Book reviews, musings and waffle from a British lit addict

Review: ‘The Betrayal of Maggie Blair’ by Elizabeth Laird

Date finished: 25 May 2011

Rating: 3 stars

Format: eBook

Source: NetGalley

Genre: YA fiction; Historical fiction

Published: by Houghton, Mifflin, Harcourt in April 2011

The Synopsis (taken from Amazon.co.uk)

In seventeenth-century Scotland, saying the wrong thing can lead to banishment—or worse. Accused of being a witch, sixteen-year-old Maggie Blair is sentenced to be hanged. She escapes, but instead of finding shelter with her principled, patriotic uncle, she brings disaster to his door.

Betrayed by one of her own accusers, Maggie must try to save her uncle and his family from the king’s men, even if she has to risk her own life in the process.

The Review

There was something about Maggie Blair, the character, that I couldn’t help but love. She was one of those people who is full of tenacity, loyalty and just the right amount of innocence. Maggie has grown up with her grandmother after both of her parents die. Her grandmother is bitter and full of anger at the world in general, some of which she takes out on the poor young Maggie. In a fit of fury, Maggie’s grandmother yells a curse at the parents of a new-born baby. When the baby unfortunately dies, the already ‘on edge’ community on the Isle of Bute are encouraged into cries of withcraft.

The turning of the community to superstition and anger was well handled and the emotions were genuinely portrayed. The harmless workers of Bute are roused by venomous accusations and descend into an angry mob. Driven by her own selfishness, the servant of the bereaved spins a tall tale of devil worship and the occult. I’d love to say that was the end of Annie’s malevolence but where would the story be then…?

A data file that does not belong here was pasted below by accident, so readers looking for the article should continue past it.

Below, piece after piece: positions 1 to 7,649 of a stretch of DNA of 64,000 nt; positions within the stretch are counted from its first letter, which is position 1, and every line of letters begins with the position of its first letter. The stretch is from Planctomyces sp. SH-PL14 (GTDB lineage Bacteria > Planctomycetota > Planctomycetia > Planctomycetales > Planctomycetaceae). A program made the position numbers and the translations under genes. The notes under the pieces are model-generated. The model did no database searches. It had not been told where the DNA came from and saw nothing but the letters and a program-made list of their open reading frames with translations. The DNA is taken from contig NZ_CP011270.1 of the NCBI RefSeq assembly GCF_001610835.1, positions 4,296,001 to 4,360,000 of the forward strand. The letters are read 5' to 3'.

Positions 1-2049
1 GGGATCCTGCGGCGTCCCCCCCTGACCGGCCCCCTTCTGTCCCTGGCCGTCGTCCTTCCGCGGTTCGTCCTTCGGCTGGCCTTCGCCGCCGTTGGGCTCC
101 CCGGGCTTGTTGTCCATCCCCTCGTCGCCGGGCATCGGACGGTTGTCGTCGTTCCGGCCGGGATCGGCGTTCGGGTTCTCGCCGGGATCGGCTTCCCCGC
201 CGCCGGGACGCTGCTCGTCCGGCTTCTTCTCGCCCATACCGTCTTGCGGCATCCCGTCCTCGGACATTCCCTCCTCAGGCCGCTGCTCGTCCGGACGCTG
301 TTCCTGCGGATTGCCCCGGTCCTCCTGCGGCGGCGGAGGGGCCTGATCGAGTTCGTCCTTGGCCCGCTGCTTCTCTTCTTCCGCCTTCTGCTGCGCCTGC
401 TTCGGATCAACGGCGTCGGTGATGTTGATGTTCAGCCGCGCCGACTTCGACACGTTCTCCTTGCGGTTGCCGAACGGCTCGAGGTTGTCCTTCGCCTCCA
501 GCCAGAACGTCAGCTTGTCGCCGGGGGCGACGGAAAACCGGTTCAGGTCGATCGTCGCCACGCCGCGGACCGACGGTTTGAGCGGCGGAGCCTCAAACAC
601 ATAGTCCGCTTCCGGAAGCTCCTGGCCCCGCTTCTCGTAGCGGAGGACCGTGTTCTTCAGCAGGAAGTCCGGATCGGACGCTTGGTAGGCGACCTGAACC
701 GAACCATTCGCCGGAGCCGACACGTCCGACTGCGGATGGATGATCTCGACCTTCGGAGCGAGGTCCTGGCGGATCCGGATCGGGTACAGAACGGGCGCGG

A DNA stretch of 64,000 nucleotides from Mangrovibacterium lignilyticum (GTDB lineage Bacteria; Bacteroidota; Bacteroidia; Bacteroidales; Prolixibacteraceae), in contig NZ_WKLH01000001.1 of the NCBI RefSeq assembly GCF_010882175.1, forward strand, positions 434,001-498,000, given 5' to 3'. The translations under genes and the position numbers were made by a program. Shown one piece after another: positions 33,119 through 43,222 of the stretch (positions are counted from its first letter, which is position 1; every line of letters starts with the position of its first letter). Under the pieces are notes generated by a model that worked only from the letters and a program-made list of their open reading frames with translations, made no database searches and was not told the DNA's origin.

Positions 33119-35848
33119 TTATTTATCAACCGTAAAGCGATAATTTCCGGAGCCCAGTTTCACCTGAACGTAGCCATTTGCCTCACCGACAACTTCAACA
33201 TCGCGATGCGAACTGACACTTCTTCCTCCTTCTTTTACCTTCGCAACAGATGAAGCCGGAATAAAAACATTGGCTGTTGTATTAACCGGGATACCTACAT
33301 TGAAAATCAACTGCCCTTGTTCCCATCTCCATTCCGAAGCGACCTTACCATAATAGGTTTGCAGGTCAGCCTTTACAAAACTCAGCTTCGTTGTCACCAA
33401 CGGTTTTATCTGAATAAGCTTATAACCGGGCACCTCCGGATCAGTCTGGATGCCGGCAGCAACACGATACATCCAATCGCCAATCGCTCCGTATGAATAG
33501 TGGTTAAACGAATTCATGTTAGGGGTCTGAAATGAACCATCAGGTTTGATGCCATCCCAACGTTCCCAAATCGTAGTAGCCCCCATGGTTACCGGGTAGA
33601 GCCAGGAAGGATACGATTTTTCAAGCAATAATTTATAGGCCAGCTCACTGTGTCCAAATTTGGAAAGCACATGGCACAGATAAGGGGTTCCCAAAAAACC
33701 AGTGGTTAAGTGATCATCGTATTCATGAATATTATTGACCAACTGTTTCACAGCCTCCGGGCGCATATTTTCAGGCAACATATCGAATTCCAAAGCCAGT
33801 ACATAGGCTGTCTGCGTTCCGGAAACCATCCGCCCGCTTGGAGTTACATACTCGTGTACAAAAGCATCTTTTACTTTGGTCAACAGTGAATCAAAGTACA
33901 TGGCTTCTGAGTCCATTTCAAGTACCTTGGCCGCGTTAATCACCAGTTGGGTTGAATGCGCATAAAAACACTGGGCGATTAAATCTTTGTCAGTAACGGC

Shortly after the “trial”, Maggie is forced to flee in search of the only family she has left. Her strength in the face of heartbreak was the point that I realised I was really caught up in the novel. When Maggie finds the family she has been searching for, she has to learn more about herself and about how to find somewhere to fit in.

Combined with this ‘coming of age’ tale is the story of the Covenantors – a 17th century group of Presbytarians that fought the efforts of the English king, Charles I, to govern how they lived and worshipped. The history of such a noble group of people who went through a great deal for the right of their families to express their religion freely is obviously one of sacrifice and it was portrayed through the Blair family wonderfully sensitively. It was a period of history I only knew a little about and this book manages to weave enough detail into the narrative without intruding on the characters or the story.

If I have a tiny criticism, it’s that Maggie seemed to me to be a lot younger than 16 but, hey, that could well be because I’m older than I care to admit and have forgotten what the world felt like at 16!

Overall: A nice story of friendship, solidarity and what one young girl will do to feel as though she has a home and some peace. I would recommend this book as a quick read that tugs at the old heart strings and educates in equal measure. A snapshot of a turbulent and atmospheric Scotland that is perfect for a rainy afternoon!